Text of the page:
Sign up for the affiliate programs offered by the major ebook marketplaces and earn a extra % of every sale you refer (especially if you are linking to the marketplaces from your own site or Facebook page which I recommend).

All the major marketplaces now offer affiliate programs for authors, publishers, and anyone else who refers a sale (allowing you a way to provide your readers an incentive).  Click on the links below to sign up today and earn more profit from your ebooks!

Did you know that Kindle Expert also has an affiliate program?  You can earn $25 for any client you refer who hires us to help them with their ebook conversion.  To sign up and learn more visit our affiliate page.

Want to run ePub checker on your own PC?

Do you need the ability to check if your ePub file passes the ‘epub checker’ validation tool?  Rather than upload your file to one of the various epub checkers on the web, you should install and run it on your own computer.  Why?  Because if you are having any errors after you try to upload your formatted ebook, chances are, it didn’t pass the epub checker.

It’s a bit confusing when you try to follow the fragmented instructions you’ll find around the web. So I wanted to share the exact process I went through to successfully install the ability to validate an epub on my own PC:

  1. Download and install Java if it isn’t already on you computer
  2. Modify your PATH to enable the ability to run Java from your command line/prompt.  This is exactly how mine appeared (it’ll make sense after you view this tutorial): ;C:Program Files (x86)Javajre6bin
  3. Download ePub checker binary (version I have is 3.0.1)
  4. Unzip the file and place all the files in a root directory on your c: drive (ie. /epub)
  5. Put the .epub file you want to check in the same directory (ie. /epub)
  6. Run your command prompt application (type command on the start bar)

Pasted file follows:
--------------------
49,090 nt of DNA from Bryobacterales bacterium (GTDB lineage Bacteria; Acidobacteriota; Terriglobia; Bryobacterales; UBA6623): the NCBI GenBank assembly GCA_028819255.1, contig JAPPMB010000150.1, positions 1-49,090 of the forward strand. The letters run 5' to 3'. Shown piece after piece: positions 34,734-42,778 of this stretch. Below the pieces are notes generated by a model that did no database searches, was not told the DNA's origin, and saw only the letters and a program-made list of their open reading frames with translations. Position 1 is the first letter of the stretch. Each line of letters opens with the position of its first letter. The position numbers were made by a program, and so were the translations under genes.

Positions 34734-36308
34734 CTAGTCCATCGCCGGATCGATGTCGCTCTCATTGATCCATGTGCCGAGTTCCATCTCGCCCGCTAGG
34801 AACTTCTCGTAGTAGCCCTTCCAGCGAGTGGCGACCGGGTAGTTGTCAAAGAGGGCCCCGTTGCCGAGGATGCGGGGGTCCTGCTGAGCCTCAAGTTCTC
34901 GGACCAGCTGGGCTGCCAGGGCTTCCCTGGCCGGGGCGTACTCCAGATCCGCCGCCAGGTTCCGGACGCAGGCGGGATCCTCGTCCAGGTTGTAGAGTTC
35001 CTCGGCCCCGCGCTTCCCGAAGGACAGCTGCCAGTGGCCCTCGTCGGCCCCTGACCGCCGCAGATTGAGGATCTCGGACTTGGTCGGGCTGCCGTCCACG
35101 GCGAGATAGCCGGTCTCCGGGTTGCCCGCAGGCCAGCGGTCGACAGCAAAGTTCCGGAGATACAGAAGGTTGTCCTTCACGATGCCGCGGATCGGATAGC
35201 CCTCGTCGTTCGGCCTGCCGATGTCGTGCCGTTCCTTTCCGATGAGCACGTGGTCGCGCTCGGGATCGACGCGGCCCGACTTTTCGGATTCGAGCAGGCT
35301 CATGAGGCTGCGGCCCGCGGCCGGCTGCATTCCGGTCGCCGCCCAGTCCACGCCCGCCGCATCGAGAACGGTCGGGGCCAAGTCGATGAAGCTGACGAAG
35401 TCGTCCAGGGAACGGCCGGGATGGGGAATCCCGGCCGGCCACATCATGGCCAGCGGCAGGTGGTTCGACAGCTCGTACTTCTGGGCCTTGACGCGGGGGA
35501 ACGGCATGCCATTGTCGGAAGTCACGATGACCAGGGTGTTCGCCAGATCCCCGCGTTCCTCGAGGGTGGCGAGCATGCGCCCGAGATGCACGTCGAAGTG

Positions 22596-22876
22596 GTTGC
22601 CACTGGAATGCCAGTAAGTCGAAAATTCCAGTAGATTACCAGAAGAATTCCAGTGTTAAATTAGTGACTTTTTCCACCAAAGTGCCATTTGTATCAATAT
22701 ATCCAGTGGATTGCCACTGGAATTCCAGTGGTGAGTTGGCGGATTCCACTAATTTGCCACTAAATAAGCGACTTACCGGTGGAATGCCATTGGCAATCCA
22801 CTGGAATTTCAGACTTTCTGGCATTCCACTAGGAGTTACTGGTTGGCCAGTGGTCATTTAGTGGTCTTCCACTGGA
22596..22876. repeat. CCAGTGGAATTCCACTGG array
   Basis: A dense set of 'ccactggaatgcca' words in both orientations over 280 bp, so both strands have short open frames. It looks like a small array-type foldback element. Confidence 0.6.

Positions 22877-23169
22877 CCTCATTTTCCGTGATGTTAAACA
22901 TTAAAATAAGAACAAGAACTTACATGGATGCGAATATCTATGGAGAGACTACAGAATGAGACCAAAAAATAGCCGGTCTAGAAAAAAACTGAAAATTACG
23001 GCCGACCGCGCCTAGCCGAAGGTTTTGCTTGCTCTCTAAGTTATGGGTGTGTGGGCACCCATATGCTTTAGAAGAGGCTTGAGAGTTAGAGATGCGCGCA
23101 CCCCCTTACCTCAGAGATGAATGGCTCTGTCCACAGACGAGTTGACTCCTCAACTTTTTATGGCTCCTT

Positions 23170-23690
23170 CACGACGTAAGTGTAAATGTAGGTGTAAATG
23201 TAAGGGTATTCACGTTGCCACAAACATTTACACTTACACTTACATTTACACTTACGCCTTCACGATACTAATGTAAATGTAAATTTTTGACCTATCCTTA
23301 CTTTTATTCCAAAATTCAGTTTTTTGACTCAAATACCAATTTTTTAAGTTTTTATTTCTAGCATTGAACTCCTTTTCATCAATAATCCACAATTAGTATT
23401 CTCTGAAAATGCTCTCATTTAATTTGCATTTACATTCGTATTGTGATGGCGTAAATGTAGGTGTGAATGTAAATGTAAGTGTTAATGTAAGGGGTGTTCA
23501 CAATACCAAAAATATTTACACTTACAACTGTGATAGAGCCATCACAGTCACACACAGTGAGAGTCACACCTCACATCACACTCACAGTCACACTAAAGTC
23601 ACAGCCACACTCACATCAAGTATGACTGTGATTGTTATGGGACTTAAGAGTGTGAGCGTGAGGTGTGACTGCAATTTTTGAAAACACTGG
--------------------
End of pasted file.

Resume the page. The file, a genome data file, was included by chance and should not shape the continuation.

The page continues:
7. Change directory to /epub (by using the basic command cd until you get to the root directory (c:/) and then type cd epub.
  8. To run the epub checker, you will need to yype something similar to this on the command line (it will vary depending on the version of epubcheck and your epub file name): java -jar epubcheck-3.0.1.jar filename.epub

Here’s a screenshot of how it looks when you have a successful epub check (in this case, the file I am checking is entitled ‘gaddafi.epub’).

If you are still struggling getting it to work, let me know because I can post a YouTube video to walk you through the process and will post the link when it’s available.

Three indispensable tools for getting your writing done

Now that publishing is no longer a barrier for many of us, it’s worth looking at ways to remove a common barrier that still exists: writing.  Here are some techniques and tools I personally use to help me get words out of my head and closer to being published.  If you have any others you’ve personally found to work well for yourself, please share them in the comments sections below.

1. Get a distraction free word processor. My personal favorite is also free (for the PC) – Zen Edit. On the mac, there are similar program such as WriteRoom & OmmWriter (ipad/mac).

2. Play background sound to focus your mind and inspire you. I love Pandora.  When I’m writing or blogging, I almost always have it running.  Two stations I’d suggest you create for some awe inspiring ‘atmospheric’ music comes from the bands: Manual & Hammock.  For years, I’ve used a brilliant little app called Chatter Blocker to keep my mind on task.  A cool thing you can do with Chatter Blocker is create your own loops.

3. Begin by outlining and gathering thoughts. One key to creating great non-fiction lies in the table of contents.  So be sure you are writing from an outline.  Visual outlining is easily done with any of the many mind mapping tools you can find online.  Be sure you get one that allows you to export the mind map into an outline, and use that as your table of contents.

Here’s a few other tools I use on a regular basis to help me keep my writings organized and into a space where I won’t ever lose them:

  • Use Simplenote to never lose another idea. I use simplenote in combination with ZenEdit.  I begin by writing in ZenEdit, and then always save my work to Simplenote.  You can use tagging within Simplenote to organize your writing. I find that my mind often wanders, and simplenote has been a great tool for me to put those on the back burner for now and get back to the topic I’m writing about. The biggest reason I’m such a big fan of Simplenote is because of the seamless integration with the ipad (even when the ipad is offline).
  • Stay organized and expand your ideas with index cards. There’s a few virtual index card apps out there, but one that’s been out longer than most is Super Note Card. If you’ve attended any of my workshops, you might be familiar with my 4-up sheet & 8-up sheet brainstorming techniques.  SuperNoteCard is a great tool to expand them further.